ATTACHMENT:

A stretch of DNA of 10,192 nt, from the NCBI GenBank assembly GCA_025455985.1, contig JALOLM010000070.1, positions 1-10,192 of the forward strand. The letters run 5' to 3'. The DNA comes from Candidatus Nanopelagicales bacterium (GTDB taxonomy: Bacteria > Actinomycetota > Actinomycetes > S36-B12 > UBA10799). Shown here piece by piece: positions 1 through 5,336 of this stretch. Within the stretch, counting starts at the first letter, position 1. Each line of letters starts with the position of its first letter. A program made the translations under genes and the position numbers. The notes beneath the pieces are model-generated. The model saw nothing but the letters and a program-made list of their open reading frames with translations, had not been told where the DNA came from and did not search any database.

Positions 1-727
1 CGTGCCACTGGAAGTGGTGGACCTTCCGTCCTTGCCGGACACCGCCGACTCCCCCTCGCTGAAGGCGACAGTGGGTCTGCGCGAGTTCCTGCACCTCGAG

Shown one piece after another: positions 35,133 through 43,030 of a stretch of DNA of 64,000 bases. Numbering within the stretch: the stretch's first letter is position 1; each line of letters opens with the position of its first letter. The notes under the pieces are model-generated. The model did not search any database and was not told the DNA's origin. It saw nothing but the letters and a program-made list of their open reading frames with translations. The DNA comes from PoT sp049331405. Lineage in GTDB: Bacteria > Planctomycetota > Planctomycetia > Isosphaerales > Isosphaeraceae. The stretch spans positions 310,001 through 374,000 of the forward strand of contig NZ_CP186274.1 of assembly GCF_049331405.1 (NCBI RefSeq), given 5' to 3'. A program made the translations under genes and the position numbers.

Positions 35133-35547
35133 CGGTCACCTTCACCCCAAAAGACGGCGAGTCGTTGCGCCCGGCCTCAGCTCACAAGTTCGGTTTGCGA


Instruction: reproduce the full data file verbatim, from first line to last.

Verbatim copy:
A stretch of DNA of 10,192 nt, from the NCBI GenBank assembly GCA_025455985.1, contig JALOLM010000070.1, positions 1-10,192 of the forward strand. The letters run 5' to 3'. The DNA comes from Candidatus Nanopelagicales bacterium (GTDB taxonomy: Bacteria > Actinomycetota > Actinomycetes > S36-B12 > UBA10799). Shown here piece by piece: positions 1 through 5,336 of this stretch. Within the stretch, counting starts at the first letter, position 1. Each line of letters starts with the position of its first letter. A program made the translations under genes and the position numbers. The notes beneath the pieces are model-generated. The model saw nothing but the letters and a program-made list of their open reading frames with translations, had not been told where the DNA came from and did not search any database.

Positions 1-727
1 CGTGCCACTGGAAGTGGTGGACCTTCCGTCCTTGCCGGACACCGCCGACTCCCCCTCGCTGAAGGCGACAGTGGGTCTGCGCGAGTTCCTGCACCTCGAG

Shown one piece after another: positions 35,133 through 43,030 of a stretch of DNA of 64,000 bases. Numbering within the stretch: the stretch's first letter is position 1; each line of letters opens with the position of its first letter. The notes under the pieces are model-generated. The model did not search any database and was not told the DNA's origin. It saw nothing but the letters and a program-made list of their open reading frames with translations. The DNA comes from PoT sp049331405. Lineage in GTDB: Bacteria > Planctomycetota > Planctomycetia > Isosphaerales > Isosphaeraceae. The stretch spans positions 310,001 through 374,000 of the forward strand of contig NZ_CP186274.1 of assembly GCF_049331405.1 (NCBI RefSeq), given 5' to 3'. A program made the translations under genes and the position numbers.

Positions 35133-35547
35133 CGGTCACCTTCACCCCAAAAGACGGCGAGTCGTTGCGCCCGGCCTCAGCTCACAAGTTCGGTTTGCGA